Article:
Old Posted Mar 19, 2007, 9:09 PM
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I think it should be basic by now that people in general get uncomfortable when art pushes the envelope. This would be a perfect case in which those who do not appreciate the building were expecting something that is more comfortable and expected rather than something that came totally out of left feild. The way I see it, art can only exist when it continues to push forward at the expense of comfortable feelings, thoughts, etc. of the masses. Otherwise art no longer speaks.

Because of this view and in response to an earlier poster, I'm actually glad to live in this continent.
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  #63  
Old Posted Mar 19, 2007, 9:13 PM
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Originally Posted by hauntedheadnc View Post



Unfortunately, the prevailing school of architectural thought states that any ornamentation is overdone. I don't mind if something is simple, but I prefer that it look like something other than the box the nice buildings were shipped in.

Umm, excuse me what decade do you live in? Is it still the 60s and I'm just missing something? How do you profess to have any idea what the prevailing school of architecture is right now when you so obviously don't know how to criticize Modern architecture on its own terms? Ever hear of Koolhaas? Herzog and de Meuron? Jean Nouvel? Yeah, maybe, but do you even know what their work is about? How bout less-known architects like Eduardo Arroyo, UN Studio, Mansilla & Tunon, Neutelings Reidijk? Have any clue who they are? Know anything their thoughts on architecture? And since right now we've been discussing Steven Holl's work just go ahead and try to demonstrate that you actually have a clue about his work as well. Come on man, your shining example of Modern Architecture for 2007 is the Seagram Building? You're so out of date your opinion is laughable.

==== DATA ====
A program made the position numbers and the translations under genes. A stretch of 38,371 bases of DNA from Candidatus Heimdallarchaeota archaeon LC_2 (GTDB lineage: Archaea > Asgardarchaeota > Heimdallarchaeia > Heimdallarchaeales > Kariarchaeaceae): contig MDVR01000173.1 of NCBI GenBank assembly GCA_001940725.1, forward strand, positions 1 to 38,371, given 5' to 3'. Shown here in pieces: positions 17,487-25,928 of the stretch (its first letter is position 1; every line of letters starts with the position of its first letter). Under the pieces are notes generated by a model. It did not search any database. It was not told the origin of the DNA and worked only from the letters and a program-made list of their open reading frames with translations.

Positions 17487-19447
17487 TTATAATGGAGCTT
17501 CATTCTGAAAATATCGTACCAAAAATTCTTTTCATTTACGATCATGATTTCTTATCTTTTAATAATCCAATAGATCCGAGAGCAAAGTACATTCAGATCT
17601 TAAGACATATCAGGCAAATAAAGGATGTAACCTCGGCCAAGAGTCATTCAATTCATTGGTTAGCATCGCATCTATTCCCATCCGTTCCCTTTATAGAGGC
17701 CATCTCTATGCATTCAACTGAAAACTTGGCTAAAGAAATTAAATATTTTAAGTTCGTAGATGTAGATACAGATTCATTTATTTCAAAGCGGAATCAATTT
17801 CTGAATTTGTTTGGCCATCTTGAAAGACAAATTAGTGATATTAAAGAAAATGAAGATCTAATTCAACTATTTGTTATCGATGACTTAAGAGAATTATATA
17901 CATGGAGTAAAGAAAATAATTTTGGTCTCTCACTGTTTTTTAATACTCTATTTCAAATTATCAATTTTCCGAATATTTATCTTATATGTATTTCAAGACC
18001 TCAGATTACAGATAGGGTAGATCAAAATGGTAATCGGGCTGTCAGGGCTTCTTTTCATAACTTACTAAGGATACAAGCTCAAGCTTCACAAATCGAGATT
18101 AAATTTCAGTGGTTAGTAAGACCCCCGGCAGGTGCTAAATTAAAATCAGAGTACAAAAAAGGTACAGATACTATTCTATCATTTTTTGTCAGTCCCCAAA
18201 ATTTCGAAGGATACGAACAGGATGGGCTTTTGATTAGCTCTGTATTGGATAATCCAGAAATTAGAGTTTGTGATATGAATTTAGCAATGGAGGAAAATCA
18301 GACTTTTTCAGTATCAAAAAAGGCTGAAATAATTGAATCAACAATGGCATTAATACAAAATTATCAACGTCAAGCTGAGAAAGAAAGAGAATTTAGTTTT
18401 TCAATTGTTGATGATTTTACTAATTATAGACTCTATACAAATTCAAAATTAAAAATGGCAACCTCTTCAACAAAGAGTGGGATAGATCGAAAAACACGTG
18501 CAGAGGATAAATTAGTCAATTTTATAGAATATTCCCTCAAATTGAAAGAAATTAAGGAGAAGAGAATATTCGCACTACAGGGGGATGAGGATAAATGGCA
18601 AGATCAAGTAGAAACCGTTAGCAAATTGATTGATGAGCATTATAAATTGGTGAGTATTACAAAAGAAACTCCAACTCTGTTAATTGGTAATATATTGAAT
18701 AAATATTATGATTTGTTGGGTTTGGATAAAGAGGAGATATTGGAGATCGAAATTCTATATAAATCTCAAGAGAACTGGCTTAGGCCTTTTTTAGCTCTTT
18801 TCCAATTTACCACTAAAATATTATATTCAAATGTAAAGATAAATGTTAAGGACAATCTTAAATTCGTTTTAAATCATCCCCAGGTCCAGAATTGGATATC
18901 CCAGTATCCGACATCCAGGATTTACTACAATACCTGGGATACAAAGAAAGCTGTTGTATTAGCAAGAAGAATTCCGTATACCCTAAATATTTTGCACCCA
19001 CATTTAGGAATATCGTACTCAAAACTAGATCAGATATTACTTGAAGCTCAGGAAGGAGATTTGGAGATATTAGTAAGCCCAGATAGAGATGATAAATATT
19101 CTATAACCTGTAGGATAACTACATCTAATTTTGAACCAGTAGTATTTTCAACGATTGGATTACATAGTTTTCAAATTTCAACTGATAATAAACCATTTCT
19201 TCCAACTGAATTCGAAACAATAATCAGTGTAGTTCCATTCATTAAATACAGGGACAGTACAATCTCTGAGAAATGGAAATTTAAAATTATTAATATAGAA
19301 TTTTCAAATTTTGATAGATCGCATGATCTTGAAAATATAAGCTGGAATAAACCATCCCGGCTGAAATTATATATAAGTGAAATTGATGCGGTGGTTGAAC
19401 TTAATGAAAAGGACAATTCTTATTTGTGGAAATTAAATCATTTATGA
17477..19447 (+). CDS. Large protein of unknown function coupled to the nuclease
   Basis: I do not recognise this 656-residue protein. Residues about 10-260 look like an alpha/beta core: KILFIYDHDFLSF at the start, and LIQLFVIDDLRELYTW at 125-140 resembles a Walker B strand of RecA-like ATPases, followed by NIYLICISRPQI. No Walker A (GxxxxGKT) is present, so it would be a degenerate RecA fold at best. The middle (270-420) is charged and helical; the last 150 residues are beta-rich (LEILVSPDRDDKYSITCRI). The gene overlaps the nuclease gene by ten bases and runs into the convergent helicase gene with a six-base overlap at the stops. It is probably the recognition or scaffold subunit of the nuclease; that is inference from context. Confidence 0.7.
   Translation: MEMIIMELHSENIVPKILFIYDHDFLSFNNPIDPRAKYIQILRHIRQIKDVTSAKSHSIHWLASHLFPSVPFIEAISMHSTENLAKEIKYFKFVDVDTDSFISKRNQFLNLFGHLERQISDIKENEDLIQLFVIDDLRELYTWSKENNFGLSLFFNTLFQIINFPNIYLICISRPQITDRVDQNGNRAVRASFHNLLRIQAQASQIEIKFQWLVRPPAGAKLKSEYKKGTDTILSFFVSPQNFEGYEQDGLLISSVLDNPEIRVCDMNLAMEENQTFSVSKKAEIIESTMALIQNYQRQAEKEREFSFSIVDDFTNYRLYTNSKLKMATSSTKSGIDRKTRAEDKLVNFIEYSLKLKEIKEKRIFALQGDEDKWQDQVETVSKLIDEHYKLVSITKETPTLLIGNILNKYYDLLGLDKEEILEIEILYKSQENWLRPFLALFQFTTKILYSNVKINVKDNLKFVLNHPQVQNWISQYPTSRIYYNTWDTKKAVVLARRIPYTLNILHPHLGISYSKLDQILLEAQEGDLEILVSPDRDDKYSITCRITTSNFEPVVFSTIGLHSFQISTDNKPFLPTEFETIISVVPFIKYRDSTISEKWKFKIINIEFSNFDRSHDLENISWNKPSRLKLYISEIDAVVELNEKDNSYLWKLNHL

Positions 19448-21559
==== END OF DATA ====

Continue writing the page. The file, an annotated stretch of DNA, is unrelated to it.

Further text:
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Originally Posted by hauntedheadnc View Post

If it was up to me, I would have tried to combine the environmental aspects, and the rising and sinking beneath the earth, with something akin to the Helsinki train station. And your vision when you picture that won't be mine, so don't bother ridiculing it.

Ok, so I won't bother ridiculing your idea. If you were a skilled architect you might actually know how to pull it off. But the truth is you wouldn't have a clue to even begin designing a building. Nobody has that ability innately. If you were to go to architecture school for just year you'd learn that so much of what you think of architecture right now consists of opinions that you've never really questioned that you would quickly be forced to start finding answers for yourself. And once you do that you realize that there is no right way to design a building that transcends all times and cultures. And on top of that as you'd start questioning many things you'd also start developing new interests in materials and spaces and you'd learn to be much less DOGMATIC about all of it. Modern Architecture in 2007 is not the same thing as the back-in-the-day variety. Modern Architecture today is about exploration and invention. It's about research and creation, it's about problem-solving and testing. It is much more of a developmental process than a purely formal pursuit that is made through 'genius sketches' made on napkins. Those who continue to evaluate it SOLELY ON FORMAL TERMS are highly mistaken of its real value.